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Date: Wed, 15 Jul 2009 02:41:16 +0200
From: Robert Buchholz <>
Cc: Florian Weimer <>
Subject: Re: Fixing the XML signature HMAC truncation authentication bypass

On Tuesday 14 July 2009, Florian Weimer wrote:
> Quoting from <>:
> | XML Signature Syntax and Processing (XMLDsig) is a W3C
> | recommendation for providing integrity, message authentication,
> | and/or signer authentication services for data. XMLDsig is commonly
> | used by web services such as SOAP. The XMLDsig recommendation
> | includes support for HMAC truncation, as specified in RFC2014. When
> | HMAC truncation is under the control of an attacker, however, this
> | can result in an effective authentication bypass. For example, by
> | specifying an HMACOutputLength of 1, only one bit of the signature
> | is verified. This can allow an attacker to forge an XML signature
> | that will be accepted as valid.
> What shall we do about this?  Shall we just cap the value at 80 or 96
> bits in our implementations?

I believe this to be the best approach. RFC 2104 specifically states 80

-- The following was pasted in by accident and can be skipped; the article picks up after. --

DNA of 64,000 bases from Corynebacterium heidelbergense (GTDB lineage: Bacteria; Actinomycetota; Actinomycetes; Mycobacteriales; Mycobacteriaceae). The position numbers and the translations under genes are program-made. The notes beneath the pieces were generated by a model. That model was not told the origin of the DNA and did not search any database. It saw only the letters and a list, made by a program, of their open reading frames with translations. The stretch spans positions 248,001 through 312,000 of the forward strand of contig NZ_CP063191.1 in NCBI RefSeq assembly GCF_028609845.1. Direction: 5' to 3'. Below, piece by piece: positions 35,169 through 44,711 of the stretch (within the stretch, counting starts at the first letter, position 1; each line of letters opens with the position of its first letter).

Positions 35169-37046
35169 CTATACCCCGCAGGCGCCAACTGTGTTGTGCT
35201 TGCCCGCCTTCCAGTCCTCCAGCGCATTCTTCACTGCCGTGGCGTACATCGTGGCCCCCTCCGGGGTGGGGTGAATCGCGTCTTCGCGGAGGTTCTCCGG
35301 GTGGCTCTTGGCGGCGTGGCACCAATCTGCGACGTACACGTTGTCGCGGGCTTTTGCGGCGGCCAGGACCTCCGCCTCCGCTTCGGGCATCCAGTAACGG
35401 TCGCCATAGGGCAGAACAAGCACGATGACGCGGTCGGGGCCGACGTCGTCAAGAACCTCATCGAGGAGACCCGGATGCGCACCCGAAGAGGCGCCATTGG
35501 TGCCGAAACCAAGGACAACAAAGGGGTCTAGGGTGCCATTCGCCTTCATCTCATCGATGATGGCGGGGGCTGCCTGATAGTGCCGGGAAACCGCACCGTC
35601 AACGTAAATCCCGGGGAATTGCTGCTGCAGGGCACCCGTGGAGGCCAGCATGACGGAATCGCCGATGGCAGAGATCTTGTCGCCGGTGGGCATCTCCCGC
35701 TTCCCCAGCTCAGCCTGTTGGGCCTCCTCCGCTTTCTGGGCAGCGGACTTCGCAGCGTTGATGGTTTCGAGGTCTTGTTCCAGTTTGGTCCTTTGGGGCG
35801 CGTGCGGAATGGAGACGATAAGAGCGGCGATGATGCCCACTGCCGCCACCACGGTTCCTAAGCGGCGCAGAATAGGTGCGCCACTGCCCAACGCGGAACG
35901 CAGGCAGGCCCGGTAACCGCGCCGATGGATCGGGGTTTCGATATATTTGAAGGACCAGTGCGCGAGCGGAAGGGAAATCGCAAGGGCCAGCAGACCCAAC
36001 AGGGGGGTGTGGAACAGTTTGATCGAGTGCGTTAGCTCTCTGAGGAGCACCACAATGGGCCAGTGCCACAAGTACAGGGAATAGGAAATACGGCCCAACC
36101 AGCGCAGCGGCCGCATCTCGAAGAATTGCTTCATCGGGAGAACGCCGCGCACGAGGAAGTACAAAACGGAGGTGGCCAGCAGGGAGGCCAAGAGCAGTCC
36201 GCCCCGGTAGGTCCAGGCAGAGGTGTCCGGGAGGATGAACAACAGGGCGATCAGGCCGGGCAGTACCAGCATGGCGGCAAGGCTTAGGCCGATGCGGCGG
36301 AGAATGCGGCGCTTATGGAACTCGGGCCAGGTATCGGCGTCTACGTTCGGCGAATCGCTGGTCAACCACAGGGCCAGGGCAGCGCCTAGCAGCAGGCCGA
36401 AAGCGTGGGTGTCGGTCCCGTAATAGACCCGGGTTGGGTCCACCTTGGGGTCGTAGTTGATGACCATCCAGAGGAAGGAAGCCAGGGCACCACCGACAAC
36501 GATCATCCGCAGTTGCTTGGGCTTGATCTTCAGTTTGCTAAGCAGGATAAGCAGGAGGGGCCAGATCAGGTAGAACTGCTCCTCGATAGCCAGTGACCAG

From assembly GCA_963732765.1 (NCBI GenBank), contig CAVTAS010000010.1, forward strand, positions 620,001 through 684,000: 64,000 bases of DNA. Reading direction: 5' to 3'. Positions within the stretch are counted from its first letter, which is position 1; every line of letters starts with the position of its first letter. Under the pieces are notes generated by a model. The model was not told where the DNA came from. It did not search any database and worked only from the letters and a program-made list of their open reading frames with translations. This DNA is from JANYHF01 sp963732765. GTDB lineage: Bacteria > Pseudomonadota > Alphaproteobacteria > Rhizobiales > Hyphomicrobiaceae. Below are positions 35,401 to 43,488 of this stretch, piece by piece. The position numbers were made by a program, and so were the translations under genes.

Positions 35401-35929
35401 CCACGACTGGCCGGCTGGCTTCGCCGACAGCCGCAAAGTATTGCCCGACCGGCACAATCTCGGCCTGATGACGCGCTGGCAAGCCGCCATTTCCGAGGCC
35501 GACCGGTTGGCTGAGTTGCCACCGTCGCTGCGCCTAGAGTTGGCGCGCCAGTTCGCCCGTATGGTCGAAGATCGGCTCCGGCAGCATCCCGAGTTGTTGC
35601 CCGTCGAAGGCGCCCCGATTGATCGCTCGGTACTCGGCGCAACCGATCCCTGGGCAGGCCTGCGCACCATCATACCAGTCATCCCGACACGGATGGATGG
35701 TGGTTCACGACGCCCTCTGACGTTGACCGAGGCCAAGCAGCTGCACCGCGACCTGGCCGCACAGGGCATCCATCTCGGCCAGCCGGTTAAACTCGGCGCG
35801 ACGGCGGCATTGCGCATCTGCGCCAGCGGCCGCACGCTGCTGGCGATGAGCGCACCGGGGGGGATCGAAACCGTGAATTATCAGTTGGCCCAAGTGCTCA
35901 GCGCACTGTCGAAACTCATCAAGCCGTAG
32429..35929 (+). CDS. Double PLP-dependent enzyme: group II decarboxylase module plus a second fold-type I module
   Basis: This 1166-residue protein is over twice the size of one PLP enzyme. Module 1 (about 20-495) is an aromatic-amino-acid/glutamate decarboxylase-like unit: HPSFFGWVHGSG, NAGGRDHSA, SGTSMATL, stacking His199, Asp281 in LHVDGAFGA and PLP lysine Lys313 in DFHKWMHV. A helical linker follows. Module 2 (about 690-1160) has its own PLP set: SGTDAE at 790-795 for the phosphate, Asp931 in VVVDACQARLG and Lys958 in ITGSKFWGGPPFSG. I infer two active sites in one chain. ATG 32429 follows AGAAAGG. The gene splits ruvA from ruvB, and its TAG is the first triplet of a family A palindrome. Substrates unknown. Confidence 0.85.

or half of the digest length as the lower boundary for truncation, and 
it would be compatible API-wise.

As far as Gentoo is concerned, the following upstreams have confirmed 
the issue (to CERT):
1) Apache XML Security
2) xmlsec library
3) Mono
4) Sun JDK/JRE 1.6

1) Apache

It seems they disallow HMAC truncation completely.
* In my personal opinion the best move (since we're dealing with XML,
  who cares about an additional <16 bytes?)

2) xmlsec:

These are the patches that went into 1.2.12:

The value of 40 seems like a really bad default.

3) Mono

Patches: (trunk) (2.4) (2.0) (1.9) (1.2.5) (1.2.2) (1.1.7)

They impelement min = max(80, full length/2). Good!

Florian Streibelt's analysis of the GnuTLS code indicated that is also 
vulnerable. On our list of unreviewed suspects is still:
* gSOAP (SOAP C++ Web Services)
* zsi (Zolera Soap Infrastructure)
* OpenSAML


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